Fraternity of Fathers

It’s the first day of the sophomore year of college. Not for me; for my daughter.

The trip down was harrowing including interesting new policies the airline carrier imposed without adequate notice to its customers. Becoming haughty about that lack of full communication and delayed baggage. All of which couldn’t seem to be resolved unless the airport cops were involved.

Last time I checked, the lost baggage department was staffed with folk who were empathetic and interested in trying to help even when they had no real way to help. This one we met instead essentially quoted Smeagol “…leave now, and never return…” -__-

Eventually, 16 hours after leaving my humble abode, I pulled up to the fleabag motel where I’m staying with the rest of the family, bags retrieved and safely in our trunk. The motel staff is moderately put out due to the sudden influx of 15 trillion people. They are a bit gun shy and beleaguered so I can’t expect their best. Nor do I receive it.

The room is fine, for its part, and it’s convenient to the strip of groceries, big box stores, restaurants and is a short run to the actual university.

The stage is set. Strike up the band and dim the lights. The show is about to begin.

Next morning comes and it’s breakfast time. Here’s where the fun really begins. I look and my bleary eyes espy cold boiled eggs (which were rather good), a plethora of pre packaged bread items like bagels and pancakes which likely never actually saw a pan before being hermetically sealed in plastic. The juice is in a bladder hidden by a large metal closet with a plastic arm to release it’s chilled contents. The television is blasting the interlopers rioting in Ferguson Missouri making the locals anxious and fatigued. I stand in line with my bagel hoping the toaster doesn’t burn it like the last guys was. Next to me is an equally concerned father gaping at the toaster, giving it the side eye.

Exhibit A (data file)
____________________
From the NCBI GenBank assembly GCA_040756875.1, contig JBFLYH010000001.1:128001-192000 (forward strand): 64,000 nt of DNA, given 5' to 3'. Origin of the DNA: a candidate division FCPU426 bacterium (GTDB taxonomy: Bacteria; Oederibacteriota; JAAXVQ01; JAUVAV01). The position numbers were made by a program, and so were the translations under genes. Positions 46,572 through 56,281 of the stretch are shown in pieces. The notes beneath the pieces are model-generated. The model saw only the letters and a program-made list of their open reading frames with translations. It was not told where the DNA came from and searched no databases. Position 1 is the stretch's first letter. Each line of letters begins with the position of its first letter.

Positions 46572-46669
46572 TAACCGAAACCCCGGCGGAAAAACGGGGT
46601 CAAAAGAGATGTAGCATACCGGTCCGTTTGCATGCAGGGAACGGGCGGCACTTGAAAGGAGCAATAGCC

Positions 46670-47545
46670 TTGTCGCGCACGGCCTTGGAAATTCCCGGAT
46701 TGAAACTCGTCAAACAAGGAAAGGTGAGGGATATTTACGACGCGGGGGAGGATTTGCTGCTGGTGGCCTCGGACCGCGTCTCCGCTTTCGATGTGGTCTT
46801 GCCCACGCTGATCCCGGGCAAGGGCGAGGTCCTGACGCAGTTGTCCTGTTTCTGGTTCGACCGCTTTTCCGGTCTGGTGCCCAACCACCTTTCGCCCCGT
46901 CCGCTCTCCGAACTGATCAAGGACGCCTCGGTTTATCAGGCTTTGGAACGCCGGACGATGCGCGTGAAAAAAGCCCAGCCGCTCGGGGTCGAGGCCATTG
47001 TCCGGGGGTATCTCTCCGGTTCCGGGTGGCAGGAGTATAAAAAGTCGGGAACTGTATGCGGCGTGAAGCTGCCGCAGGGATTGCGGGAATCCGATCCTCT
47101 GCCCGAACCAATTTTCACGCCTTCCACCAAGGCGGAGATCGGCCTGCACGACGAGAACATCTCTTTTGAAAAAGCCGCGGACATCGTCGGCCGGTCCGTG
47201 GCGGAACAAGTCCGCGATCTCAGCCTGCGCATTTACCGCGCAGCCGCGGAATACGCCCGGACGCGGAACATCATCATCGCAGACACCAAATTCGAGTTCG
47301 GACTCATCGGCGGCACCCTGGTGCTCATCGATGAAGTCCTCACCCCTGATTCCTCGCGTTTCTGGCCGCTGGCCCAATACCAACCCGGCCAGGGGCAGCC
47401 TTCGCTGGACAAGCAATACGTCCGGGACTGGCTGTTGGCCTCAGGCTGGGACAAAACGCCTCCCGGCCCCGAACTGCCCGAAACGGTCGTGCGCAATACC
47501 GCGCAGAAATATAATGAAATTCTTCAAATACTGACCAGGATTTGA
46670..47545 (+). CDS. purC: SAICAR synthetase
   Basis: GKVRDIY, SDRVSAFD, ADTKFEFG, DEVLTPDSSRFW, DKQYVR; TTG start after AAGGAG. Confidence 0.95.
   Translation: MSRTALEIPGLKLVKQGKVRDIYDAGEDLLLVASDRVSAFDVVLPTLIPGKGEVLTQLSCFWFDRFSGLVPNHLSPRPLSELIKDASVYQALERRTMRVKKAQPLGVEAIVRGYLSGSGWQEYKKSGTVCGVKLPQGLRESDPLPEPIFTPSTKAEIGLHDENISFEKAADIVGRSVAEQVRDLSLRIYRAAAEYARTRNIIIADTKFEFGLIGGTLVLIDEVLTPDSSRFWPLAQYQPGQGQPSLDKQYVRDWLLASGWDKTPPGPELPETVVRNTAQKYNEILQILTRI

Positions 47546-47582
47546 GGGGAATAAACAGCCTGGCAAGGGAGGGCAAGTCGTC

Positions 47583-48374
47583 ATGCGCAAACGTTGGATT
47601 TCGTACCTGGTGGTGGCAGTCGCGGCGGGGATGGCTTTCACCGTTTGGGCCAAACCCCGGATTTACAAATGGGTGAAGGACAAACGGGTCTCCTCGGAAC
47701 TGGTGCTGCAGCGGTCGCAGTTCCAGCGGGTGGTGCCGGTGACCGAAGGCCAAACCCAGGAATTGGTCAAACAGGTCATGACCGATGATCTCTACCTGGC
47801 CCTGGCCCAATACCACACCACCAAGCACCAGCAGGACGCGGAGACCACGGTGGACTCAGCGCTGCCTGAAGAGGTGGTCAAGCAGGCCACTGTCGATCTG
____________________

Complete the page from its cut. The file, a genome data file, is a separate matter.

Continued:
He asks me how to adjust the heat as his glasses are forgotten upstairs. I assist and we stand in silence for a beat. I feel from him that he is a father of a college kid too. So I ask him how it’s going. My instinct is correct as he immediately launches into the concerns we both share:

The university is huge.
My kid may get lost.
I may get lost.
My money is already lost.
The cost of education is unbearable.
The cost of not being educated is even more unbearable.
We both are afraid to walk out the motel door because everything we do and every time we move, it costs us dearly for tuition, books, room, board, handshakes with random folk, meetings with the professor, student center, trading post, parking. ‘…It never ends and it all has a price tag.’ he finishes. I agree and say that perhaps those whom are currently invested in jails would do well to pull out, given the current political climate. Better to invest in colleges. There’s money in them thar hills! He laughed mirthlessly at the irony of that observation and agrees. The haunted look in our faces would’ve made Janus pause.

We part.

Being a father has always been a challenge emotionally, physically, financially and sometimes spiritually. But honestly there’s no better job I could ever ask for. I’m blessed to be a daddy. I just wish college was not quite so painful for us dads.


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